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Dear Readers,

Welcome, as always.

This posting is about a puzzle. Recently, while visiting Orthanc to write about Saruman, we bumped into the problem of how Gandalf escaped from there. Our memory was a little unclear about this—we knew that Gwaihir swooped down to rescue him, but why was Gwaihir there in the first place?

Eagles had appeared twice before in our experience of Gandalf, first when they rescued him and his companions from the goblins and Wargs in Chapter 6 of The Hobbit, “Out of the Frying-Pan into the Fire”. Here, the Lord of the Eagles hears the commotion as the Wargs struggle to overcome Gandalf’s fire magic and, gathering up some of his people, flies down to investigate.


Something similar happens at the Battle of the Five Armies, explained in Chapter 18, “The Return Journey”:

“The Eagles had long had suspicion of the goblins’ mustering; from their watchfulness the movements in the mountains could not be altogether hid.” Thus, they appear self-bid, but, as they are ancient creatures, first made by Manwe and given the role of watchers from the time of the First Age, it’s not surprising that they would act as they did.

Battle of the Five Armies_Final Complete.jpg

In Jackson’s An Unexpected Journey and, again, in his The Fellowship of the Ring, an eagle appears after Gandalf has had a heart-to-heart with a moth.


With a moth? We asked ourselves. We scratched our heads and wondered: does JRRT use a moth? And, if so, where did the moth come from?

In fact, what really happens is a very neatly constructed piece of plotting on the part of the author, all of which is very nicely laid out in a couple of pages of “The Council of Elrond” during Gandalf’s long narrative.

  1. Gandalf meets Radagast—who is identified, among other talents, as one for whom “birds are especially his friends”—and who says that, if Gandalf needs help with the Black Riders, he needs to apply to Saruman immediately.
  2. In return, Gandalf says to Radagast, “We shall need your help, and the help of all things that will give it. Send out messages to all the beasts and birds that are your friends. Tell them to bring news of anything that bears on this matter to Saruman and Gandalf. Let messages be sent to Orthanc.”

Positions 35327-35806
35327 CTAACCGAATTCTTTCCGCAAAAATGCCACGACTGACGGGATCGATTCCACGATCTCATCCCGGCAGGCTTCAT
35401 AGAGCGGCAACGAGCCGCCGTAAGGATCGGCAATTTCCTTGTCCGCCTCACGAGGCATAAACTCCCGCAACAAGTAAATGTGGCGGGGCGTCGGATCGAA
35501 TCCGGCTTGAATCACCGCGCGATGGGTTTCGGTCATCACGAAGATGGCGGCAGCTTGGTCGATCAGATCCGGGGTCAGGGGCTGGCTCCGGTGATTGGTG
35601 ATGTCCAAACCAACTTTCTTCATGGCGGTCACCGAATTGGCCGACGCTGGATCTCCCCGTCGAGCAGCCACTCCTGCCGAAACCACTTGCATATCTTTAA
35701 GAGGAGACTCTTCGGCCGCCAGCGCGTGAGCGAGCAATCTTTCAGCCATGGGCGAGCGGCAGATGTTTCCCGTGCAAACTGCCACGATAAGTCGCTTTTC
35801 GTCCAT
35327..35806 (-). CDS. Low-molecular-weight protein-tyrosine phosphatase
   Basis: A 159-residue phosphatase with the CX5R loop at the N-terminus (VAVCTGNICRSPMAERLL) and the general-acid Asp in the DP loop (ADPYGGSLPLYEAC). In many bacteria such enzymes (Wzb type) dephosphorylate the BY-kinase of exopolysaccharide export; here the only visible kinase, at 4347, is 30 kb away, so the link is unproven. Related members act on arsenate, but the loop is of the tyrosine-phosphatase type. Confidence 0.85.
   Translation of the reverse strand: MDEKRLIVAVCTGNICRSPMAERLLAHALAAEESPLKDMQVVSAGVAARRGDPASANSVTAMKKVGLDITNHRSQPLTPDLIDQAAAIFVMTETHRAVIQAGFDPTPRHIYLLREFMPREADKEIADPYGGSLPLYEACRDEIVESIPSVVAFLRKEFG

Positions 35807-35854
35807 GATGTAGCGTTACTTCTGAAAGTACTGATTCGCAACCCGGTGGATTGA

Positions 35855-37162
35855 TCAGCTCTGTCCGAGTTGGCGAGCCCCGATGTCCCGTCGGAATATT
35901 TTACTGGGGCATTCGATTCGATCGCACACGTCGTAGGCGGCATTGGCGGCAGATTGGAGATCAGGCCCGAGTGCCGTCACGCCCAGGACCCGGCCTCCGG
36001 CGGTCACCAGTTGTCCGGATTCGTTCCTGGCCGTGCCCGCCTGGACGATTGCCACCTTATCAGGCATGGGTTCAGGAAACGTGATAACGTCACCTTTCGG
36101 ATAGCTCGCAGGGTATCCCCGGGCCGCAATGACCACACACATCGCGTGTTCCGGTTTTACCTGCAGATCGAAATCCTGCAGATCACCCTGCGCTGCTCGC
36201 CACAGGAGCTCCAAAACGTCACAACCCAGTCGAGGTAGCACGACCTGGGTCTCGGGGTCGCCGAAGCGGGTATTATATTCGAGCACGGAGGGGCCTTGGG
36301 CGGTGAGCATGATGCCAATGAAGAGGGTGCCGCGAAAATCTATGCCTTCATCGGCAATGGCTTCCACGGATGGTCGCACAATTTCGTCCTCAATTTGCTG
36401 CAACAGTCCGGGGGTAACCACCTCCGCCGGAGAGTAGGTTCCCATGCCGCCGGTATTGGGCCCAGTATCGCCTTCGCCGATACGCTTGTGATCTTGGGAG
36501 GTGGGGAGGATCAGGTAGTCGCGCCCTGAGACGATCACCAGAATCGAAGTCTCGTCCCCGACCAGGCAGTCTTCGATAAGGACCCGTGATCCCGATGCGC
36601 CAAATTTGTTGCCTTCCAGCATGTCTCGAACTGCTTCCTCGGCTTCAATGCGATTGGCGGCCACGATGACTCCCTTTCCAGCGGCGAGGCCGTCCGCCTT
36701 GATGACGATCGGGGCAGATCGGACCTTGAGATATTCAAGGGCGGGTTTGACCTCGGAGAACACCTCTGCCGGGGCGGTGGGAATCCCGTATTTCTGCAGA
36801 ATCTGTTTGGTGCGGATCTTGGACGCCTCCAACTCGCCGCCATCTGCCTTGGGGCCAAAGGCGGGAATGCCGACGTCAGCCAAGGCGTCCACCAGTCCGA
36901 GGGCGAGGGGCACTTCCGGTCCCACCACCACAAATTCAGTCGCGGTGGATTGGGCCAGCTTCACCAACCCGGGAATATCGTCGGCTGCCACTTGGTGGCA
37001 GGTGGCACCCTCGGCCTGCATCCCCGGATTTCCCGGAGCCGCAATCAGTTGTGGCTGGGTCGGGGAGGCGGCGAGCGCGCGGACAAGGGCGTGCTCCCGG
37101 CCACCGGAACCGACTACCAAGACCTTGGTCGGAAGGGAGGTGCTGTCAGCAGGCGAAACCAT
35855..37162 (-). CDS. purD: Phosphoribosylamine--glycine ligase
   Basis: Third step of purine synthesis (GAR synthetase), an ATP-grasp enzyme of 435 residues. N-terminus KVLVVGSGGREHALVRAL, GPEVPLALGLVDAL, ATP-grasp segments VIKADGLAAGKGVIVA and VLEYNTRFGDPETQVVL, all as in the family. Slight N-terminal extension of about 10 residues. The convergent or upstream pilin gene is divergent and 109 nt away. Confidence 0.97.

3. Gandalf goes to Orthanc and, rejecting Saruman’s offer, is imprisoned at its top.
  4. Then, that which was set up in 1 and 2 comes to fruition:

“That was the undoing of Saruman’s plot. For Radagast knew no reason why he should not do as I asked; and he rode away towards Mirkwood where he had many friends of old. And the Eagles of the Mountains went far and wide, and they saw many things…And they sent a messenger to bring these tidings to me.

So it was that when summer waned, there came a night of moon, and Gwaihir the Windlord, swiftest of the Great Eagles, came unlooked-for to Orthanc; and he found me standing on the pinnacle. Then I spoke to him and he bore me away, before Saruman was aware.”


Although we have solved the puzzle of Gandalf’s escape, we have no answer to why this natural and even elegant piece of plotting wasn’t used in the film any more than we understand why Radagast is turned into the horrible, clownish figure he is in the Hobbit films, having been described in “The Council of Elrond” simply as “a worthy Wizard, a master of shapes and changes of hue; and he has much lore of herbs and beasts, and birds are especially his friends.” And someone who could never be corrupted by Saruman, which is really, we think, why Saruman calls him a fool.

In an earlier posting, we suggested that Saruman, in his desire to ape Sauron, had created, in Isenguard, a mini-Mordor, just as Iofur Raknison, in Philip Pullman’s The Golden Compass, has turned Svalbard into a shabby ursine mockery of a human palace.


We also suggested that the creators of the Tolkien-derived films, when they began to veer as far from the text as they appeared increasingly to do in the Hobbit films, had become a bit like Saruman themselves, and, like his master, “cannot make real new things of [their] own…” We hesitate to add this, but, could it be that, as in the case of the orcs, they “only ruined them and twisted them…”? (The Return of the King, “The Stairs of Cirith Ungol”). After all, instead of easy plot lines, we have moths, and, in place of worthy, incorruptible wizards, we have gross clowns.

We are reluctant to end on a negative note, however. After all, just as there are the Rohirrim in The Lord of the Rings films, there are those wonderful eagles at the end of An Unexpected Journey, so why not end with them?


Thanks, as ever, for reading.




If you don’t know Pullman’s His Dark Materials series, we very much recommend them—but with this proviso: in the first and second volumes (The Golden Compass, The Subtle Knife), Pullman’s antagonism towards organized religion is channeled into the “Magisterium”, a believable villainous organization in the world which he has so meticulously and powerfully created. In the third volume (The Amber Spyglass), we feel that that antagonism becomes all-too-apparent and it causes that volume—in our opinion—to lack the more human element and focus of the first two volumes. The first volume can certainly be read on its own and perhaps it says something about the trilogy as a whole that a planned project for filming all three books was eventually cut to a single film of the first book. We recommend this film, as well, but suggest that you read The Golden Compass before you see it.